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thisisfusion:

So far there has been a 77 percent jump in the number of unaccompanied girls caught at the border this fiscal year, according to Pew Research Center.

That’s a drastic increase, especially when compared with the only slight swell in the number of unaccompanied boys who have been apprehended.

image

Broken down further, the biggest difference in apprehensions between the genders happens among teenagers: 

image

The dire circumstances in these kids’ home countries might be to blame. When Fusion’s Jorge Ramos spoke with journalist Sonia Nazario about the dangers children face in Central American countries, she detailed threats of violence and rape.

These types of threats may account for the influx of young girls trying to cross the border.

The flood of immigrants crossing the border has created a humanitarian crisis, with politicians on both sides split over a solution.

As politicians continue to battle it out — possibly without any resolution — Central American leaders are converging on Washington. President Obama is slated to meet with the presidents of Guatemala, Honduras and El Salvador Friday at the White House, according to The New York Times.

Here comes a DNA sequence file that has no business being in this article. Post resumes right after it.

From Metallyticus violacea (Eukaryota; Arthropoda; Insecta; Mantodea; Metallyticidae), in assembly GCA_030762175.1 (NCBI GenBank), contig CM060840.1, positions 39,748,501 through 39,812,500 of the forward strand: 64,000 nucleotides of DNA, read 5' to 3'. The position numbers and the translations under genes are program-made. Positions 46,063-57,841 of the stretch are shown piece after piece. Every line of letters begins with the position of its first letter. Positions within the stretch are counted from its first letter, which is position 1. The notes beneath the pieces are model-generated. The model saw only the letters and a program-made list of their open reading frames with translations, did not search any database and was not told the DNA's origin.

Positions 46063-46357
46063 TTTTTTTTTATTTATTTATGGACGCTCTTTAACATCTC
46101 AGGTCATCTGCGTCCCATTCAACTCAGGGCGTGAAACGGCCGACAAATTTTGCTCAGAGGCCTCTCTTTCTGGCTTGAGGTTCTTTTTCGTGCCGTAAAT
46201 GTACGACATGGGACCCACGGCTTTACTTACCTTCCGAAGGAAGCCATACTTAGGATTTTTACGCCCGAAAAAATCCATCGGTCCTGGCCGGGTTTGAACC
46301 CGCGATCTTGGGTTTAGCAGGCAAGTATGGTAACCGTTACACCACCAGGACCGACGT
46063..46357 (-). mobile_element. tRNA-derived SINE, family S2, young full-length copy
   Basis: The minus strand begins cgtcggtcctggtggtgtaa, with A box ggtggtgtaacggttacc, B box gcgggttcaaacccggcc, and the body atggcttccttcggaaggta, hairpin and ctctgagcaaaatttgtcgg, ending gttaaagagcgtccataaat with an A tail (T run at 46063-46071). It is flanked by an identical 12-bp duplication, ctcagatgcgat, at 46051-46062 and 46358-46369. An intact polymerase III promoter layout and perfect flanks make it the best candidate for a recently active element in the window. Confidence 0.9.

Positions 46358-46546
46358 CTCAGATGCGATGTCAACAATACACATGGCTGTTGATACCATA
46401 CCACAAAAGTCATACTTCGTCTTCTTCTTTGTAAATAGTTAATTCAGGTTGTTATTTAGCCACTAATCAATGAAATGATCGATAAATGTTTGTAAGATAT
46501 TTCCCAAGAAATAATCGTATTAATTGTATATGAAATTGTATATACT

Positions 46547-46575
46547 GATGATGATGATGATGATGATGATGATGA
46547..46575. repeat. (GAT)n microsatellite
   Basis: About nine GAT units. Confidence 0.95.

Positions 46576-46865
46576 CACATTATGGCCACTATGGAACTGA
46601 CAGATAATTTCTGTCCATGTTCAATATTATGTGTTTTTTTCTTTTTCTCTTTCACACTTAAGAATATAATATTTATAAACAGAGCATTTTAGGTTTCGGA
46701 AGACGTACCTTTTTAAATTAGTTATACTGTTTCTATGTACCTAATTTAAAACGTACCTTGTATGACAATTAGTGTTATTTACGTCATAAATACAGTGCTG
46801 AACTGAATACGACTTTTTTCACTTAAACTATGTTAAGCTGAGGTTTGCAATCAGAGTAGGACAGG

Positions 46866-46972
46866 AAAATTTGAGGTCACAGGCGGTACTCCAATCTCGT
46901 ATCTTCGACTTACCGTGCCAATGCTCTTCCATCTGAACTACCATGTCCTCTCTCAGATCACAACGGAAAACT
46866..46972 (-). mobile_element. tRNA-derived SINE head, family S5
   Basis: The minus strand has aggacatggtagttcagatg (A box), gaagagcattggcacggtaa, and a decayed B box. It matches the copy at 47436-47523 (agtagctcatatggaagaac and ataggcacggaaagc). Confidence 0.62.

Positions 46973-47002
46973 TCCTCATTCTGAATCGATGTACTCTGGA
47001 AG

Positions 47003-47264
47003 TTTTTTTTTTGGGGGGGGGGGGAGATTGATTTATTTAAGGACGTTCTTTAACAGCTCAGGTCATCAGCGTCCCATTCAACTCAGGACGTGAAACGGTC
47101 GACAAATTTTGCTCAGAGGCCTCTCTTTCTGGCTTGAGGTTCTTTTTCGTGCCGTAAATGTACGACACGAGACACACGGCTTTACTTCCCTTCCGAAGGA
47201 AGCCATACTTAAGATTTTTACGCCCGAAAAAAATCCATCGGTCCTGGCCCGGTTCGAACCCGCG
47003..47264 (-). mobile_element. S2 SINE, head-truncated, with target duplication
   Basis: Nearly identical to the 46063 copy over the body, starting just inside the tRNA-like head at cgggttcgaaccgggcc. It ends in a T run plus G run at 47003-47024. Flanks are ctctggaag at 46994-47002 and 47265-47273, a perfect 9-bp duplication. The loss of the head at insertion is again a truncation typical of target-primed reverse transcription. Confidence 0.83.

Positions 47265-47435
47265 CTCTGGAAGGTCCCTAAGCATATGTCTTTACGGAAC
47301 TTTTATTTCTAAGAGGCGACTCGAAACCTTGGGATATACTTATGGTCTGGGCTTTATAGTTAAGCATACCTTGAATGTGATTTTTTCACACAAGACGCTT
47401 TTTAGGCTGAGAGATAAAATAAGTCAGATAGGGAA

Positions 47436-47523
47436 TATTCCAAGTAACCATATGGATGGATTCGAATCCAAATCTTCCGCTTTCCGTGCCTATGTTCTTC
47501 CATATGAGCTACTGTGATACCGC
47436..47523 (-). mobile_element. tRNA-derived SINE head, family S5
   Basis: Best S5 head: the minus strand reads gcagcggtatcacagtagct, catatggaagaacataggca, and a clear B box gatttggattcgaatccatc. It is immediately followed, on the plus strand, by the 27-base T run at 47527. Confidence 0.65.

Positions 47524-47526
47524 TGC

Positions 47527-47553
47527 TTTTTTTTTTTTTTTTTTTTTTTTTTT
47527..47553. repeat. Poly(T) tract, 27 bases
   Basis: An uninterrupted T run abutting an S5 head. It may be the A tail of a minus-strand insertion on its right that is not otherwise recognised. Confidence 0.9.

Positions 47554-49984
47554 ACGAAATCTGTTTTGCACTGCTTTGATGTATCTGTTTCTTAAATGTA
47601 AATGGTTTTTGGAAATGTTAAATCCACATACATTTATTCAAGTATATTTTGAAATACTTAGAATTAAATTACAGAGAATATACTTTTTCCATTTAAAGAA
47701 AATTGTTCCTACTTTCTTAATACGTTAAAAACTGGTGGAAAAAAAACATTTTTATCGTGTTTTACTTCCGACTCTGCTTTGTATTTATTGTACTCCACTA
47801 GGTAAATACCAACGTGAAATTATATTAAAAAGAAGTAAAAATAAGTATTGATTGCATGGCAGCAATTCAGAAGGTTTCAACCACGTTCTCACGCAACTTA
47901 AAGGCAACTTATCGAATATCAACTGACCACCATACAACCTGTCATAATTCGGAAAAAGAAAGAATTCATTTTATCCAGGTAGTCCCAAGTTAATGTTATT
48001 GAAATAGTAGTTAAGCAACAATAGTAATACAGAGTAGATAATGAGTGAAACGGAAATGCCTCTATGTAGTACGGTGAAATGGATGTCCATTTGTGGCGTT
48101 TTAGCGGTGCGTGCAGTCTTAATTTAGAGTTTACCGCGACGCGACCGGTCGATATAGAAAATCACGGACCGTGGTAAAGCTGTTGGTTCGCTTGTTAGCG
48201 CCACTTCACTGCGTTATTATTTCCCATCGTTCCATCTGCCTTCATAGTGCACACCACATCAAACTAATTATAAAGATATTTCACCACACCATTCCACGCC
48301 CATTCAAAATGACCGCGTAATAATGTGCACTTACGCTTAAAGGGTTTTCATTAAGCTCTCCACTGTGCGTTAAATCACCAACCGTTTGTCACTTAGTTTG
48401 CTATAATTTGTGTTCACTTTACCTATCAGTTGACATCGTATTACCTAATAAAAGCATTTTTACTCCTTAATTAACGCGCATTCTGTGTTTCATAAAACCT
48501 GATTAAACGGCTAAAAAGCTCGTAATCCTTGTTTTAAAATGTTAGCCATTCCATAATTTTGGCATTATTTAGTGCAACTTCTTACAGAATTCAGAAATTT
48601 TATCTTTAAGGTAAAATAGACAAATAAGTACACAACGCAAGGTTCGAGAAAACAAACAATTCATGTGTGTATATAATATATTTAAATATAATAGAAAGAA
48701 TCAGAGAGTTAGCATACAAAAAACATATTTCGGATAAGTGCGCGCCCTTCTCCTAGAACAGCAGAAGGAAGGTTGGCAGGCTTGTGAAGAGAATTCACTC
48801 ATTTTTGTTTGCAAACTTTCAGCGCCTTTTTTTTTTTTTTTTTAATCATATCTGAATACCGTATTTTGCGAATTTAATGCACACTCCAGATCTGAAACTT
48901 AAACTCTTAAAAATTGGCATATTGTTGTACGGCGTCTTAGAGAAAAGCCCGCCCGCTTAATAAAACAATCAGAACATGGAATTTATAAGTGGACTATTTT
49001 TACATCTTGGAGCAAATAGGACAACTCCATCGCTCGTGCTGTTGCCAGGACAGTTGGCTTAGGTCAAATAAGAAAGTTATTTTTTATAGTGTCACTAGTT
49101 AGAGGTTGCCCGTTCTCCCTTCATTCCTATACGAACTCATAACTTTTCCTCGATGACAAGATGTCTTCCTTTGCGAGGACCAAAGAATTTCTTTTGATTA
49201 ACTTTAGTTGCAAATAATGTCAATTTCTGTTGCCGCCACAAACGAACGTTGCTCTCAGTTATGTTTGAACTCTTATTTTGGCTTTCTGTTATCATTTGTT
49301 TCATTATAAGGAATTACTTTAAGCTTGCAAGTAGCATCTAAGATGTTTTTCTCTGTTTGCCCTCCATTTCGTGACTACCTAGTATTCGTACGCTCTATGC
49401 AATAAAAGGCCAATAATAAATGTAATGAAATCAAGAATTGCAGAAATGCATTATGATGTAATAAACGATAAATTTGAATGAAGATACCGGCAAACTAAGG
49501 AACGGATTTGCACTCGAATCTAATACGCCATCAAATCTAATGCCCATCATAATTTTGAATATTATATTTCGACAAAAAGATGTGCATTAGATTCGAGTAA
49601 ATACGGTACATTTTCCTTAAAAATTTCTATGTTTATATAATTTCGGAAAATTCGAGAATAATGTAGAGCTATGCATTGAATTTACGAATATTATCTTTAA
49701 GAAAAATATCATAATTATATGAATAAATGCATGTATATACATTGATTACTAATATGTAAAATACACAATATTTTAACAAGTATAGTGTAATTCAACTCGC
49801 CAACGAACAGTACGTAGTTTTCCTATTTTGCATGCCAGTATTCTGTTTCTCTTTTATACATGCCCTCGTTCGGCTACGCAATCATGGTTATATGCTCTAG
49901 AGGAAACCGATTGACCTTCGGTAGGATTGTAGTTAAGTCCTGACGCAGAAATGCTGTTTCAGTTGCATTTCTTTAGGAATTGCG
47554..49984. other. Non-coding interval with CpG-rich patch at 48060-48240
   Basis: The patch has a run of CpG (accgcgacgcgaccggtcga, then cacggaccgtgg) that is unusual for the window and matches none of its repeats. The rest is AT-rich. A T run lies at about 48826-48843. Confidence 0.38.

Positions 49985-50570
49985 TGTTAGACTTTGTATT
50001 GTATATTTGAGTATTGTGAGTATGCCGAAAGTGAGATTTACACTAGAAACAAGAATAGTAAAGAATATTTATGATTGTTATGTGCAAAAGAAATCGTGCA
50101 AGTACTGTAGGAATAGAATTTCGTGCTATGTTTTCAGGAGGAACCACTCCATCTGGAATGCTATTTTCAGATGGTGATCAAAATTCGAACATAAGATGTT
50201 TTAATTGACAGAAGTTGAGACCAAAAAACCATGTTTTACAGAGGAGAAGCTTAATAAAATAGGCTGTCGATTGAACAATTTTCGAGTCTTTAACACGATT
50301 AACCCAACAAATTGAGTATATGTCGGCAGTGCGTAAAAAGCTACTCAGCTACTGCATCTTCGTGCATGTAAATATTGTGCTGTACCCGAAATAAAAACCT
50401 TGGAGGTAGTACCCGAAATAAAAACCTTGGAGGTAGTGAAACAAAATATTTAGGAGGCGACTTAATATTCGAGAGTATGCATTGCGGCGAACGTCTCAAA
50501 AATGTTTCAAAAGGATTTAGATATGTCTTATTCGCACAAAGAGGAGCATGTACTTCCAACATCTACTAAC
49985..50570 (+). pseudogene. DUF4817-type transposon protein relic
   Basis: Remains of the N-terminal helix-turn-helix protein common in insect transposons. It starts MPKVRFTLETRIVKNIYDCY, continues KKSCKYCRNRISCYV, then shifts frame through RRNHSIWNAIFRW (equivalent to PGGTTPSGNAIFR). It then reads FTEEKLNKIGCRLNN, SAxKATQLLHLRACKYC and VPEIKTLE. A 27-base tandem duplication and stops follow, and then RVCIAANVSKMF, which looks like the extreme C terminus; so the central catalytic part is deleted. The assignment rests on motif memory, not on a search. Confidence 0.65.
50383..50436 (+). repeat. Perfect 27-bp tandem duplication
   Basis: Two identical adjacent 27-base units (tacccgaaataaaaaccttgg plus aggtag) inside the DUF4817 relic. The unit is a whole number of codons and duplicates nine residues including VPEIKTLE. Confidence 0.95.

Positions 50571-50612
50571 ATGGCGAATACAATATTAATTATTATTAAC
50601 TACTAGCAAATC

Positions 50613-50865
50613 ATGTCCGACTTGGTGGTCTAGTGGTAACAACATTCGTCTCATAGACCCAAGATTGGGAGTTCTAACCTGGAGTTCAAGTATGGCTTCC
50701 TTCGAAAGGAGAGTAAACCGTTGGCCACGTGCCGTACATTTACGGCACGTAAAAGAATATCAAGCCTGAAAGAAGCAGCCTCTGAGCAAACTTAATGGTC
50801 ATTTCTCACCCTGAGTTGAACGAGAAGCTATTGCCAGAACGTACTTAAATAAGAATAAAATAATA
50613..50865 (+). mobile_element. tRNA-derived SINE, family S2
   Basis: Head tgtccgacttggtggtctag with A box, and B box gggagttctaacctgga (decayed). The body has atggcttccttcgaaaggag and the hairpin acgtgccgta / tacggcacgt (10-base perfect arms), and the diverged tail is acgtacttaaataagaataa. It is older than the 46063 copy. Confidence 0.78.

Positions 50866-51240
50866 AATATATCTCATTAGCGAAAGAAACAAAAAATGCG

During the meeting, he’ll reportedly push the leaders to do all they can to help stem the tide of migrant children coming to the U.S. 

"Mexico ‘saves’ thousands of children only to throw them in jail" by Manuel Ureste. (photos & captions translated from top to bottom below)
"I didn’t kill anyone to get locked up" | Human Rights Center Father Matias de Cordova ran an exercise where they gave out notecards to children detained in the Siglo XXI station in Tapachula, in Mexico’s southern border in Chiapas, in which children expressed their lack of understanding about why they were locked up.
"Need to leave this cell" | Despite the fact that Article 112 of Mexico’s Migration law establishes that children may not be detained in migrant centers while their case is processed, Mexico has locked up thousands of children this year in these centers, which civil society organizations call jails.
(Elsewhere in the article) “Within the normative context of Article 112, there are various difficulties,” explains Elba Coria of the International Detention Coalition (IDC). “First, there is no capacity within DIF [Mexican family welfare agency] to receive all the migrant children. And second, DIF is only receiving children, when it does, up to 12 years of age. From 12 to 18 years of age, there are no standards of care.”
"I need to go" | Minors are also protected by the UN’s Convention on the Rights of the Child, which establishes that children should not be in conditions that deprive them of their liberty.
"My need: Help my parents in everything they need" | Thousands of children leave Central America every year, fleeing gangs and seeking a better future in the US, although an increasing number of youth and families seek refuge in Mexico.